Sunday, August 28, 2016

A Question....Why Does Teaching for Artistic Behavior, As A Curriculum Structure, Optimize Student Learning?

After observing Dale Zalmstra's classes in 2014, the universal appeal of TAB curriculum structure became quite clear. Dale's students were absolutely thrilled to be in her art room, working together or apart, sharing, conversing, collaborating, creating and dialoging with one another. Dale had organized seven or eight learning centers and her students were all self-directed, autonomous and so excited to be in the classroom working on their art activities. But I had observed this special learning environment with similar student self-governing behaviors in Clark Fralick's room also. Just what is it about TAB that optimizes learning experience? What is so special and unique about Kathy Douglas and Diane Jaquith's unique curriculum structure that optimizes student experience wherever it is carefully implemented? There are a couple of things to point out.

First, learning experience in TAB classrooms is to varying degrees, democratized. In a democratic classroom, learners are genuinely empowered. Experience is generated consensually from the learning environment, inborn endowment or teacher collaboration. TAB teachers understand children are conscious beings and use their awareness, interests and desire to organize individual learning pathways. In TAB classrooms, learners own the experience because they consent to be apart of the activities by participating in the formation and design of the activity. Because self-reflection is consciously or unconsciously a natural part of TAB experience, a feedback loop is established. Students in TAB classrooms ultimately become self-governing and self-sustaining individuals.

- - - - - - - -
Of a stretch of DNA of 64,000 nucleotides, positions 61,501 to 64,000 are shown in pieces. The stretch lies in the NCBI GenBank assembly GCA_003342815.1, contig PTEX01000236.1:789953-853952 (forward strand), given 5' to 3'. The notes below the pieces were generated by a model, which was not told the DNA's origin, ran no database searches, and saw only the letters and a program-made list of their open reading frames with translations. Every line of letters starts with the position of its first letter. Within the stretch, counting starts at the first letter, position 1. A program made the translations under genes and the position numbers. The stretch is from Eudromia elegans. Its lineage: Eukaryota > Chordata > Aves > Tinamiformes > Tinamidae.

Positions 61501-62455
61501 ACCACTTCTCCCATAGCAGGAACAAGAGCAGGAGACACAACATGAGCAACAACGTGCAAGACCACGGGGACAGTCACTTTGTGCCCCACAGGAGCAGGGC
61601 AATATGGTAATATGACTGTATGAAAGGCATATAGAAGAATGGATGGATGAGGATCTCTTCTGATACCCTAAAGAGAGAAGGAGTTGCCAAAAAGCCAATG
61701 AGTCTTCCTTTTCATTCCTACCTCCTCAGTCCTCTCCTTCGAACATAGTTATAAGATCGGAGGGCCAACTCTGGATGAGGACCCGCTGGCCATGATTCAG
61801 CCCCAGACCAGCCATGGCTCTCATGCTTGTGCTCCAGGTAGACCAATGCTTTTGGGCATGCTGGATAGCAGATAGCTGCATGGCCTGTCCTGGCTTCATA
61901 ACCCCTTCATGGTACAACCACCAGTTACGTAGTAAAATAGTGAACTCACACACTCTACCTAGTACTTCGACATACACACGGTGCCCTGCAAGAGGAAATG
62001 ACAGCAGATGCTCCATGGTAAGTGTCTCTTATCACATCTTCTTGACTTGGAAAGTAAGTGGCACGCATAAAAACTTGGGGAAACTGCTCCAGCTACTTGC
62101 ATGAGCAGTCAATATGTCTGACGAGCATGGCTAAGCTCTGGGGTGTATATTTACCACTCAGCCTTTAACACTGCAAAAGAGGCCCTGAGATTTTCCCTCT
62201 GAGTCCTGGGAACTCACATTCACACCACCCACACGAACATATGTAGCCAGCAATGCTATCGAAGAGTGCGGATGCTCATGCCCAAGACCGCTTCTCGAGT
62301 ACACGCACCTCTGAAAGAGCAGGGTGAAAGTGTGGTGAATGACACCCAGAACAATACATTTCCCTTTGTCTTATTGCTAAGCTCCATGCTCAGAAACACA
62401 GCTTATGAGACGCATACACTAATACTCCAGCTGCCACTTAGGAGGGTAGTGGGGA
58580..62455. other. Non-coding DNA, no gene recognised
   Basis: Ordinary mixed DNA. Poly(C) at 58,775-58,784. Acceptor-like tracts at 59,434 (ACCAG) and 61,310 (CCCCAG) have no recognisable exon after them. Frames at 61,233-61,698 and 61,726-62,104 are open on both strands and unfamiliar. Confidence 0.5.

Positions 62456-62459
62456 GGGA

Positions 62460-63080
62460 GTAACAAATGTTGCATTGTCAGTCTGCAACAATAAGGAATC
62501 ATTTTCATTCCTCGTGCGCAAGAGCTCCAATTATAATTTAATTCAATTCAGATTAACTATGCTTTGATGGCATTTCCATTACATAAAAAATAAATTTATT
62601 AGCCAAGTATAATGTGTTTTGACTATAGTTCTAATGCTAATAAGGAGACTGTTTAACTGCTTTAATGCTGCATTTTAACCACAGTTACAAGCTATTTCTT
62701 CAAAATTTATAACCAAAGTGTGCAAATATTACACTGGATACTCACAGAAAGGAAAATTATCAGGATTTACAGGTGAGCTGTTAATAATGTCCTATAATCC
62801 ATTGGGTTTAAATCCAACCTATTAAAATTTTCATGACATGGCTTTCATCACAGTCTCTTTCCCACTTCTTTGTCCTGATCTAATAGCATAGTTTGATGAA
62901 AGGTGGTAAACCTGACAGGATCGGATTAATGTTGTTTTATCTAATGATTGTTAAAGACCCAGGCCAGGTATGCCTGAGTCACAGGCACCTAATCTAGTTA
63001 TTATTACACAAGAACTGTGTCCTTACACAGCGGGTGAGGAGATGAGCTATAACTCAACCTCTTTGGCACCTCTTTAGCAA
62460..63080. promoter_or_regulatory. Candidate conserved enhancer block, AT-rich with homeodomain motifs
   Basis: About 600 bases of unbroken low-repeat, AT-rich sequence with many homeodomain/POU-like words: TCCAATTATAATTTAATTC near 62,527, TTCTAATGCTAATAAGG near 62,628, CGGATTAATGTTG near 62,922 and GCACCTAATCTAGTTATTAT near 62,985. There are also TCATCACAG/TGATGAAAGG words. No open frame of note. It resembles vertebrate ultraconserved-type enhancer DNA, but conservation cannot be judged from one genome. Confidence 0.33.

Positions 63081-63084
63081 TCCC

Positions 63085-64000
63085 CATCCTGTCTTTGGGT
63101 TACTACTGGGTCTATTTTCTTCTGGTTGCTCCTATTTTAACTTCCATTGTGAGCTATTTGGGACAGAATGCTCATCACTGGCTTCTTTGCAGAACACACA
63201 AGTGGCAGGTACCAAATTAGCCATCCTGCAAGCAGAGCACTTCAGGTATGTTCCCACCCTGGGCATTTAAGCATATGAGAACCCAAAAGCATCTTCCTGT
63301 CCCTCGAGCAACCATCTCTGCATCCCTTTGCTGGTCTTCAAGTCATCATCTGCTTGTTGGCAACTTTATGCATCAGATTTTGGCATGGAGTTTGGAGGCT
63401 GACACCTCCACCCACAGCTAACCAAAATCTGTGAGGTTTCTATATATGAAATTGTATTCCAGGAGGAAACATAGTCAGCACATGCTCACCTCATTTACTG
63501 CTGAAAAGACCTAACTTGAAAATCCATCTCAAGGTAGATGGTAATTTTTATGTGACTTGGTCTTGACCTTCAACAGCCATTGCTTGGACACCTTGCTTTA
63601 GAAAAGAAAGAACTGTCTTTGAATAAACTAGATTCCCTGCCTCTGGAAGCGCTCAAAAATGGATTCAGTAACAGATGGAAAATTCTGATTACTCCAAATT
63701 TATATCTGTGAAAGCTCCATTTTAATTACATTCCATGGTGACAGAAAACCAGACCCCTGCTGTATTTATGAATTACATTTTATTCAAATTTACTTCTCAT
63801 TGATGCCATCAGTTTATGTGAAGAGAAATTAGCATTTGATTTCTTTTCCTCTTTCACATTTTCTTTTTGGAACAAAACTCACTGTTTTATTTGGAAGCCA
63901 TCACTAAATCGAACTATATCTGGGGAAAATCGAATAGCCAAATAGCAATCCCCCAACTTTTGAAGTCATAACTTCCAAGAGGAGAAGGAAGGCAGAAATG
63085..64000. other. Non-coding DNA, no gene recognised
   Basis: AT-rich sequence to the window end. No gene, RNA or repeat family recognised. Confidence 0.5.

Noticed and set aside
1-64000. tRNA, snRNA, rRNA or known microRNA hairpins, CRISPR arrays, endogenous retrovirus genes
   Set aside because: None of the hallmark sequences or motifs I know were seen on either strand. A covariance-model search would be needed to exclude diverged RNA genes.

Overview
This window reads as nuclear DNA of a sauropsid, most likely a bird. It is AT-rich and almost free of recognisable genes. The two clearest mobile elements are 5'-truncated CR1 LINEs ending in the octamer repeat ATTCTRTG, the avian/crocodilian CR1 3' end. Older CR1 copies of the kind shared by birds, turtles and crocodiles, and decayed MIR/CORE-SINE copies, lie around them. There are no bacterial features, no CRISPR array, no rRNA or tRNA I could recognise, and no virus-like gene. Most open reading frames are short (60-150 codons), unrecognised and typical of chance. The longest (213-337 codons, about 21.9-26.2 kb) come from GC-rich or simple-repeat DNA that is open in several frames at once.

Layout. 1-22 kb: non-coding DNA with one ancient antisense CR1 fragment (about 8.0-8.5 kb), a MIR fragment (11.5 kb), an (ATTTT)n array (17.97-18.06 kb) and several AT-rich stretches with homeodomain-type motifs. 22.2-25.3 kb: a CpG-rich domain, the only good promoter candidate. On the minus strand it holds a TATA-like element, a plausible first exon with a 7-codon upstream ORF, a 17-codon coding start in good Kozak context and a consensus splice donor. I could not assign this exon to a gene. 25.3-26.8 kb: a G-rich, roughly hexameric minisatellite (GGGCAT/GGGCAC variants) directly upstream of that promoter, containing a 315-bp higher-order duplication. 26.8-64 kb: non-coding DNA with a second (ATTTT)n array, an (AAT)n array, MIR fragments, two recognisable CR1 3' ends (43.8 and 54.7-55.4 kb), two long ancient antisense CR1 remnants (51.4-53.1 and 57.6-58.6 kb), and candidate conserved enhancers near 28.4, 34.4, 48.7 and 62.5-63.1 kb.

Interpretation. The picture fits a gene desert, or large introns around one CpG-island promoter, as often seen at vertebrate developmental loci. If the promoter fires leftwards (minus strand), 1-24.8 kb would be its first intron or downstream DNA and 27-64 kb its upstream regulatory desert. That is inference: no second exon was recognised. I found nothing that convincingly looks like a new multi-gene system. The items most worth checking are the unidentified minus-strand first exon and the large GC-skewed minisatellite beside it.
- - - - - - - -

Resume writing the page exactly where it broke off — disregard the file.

I looked at the idea of self-sustaining curricula in earlier posts. Self-sustaining curricula, one that provides for unique learner interests and extends outside school settings where emotional drive is activated and stimulated was described with the Deluzian term rhizomatic curriculum. But I'm going to use another term because I think it also works within the TAB learning paradigm. What Kathy Douglas and Diane Jaquith developed while exploring art education curriculum structures and the optimization of individual's creative learning opportunities, is a self-sustaining curriculum structure based on general systems theory for K-12 public education.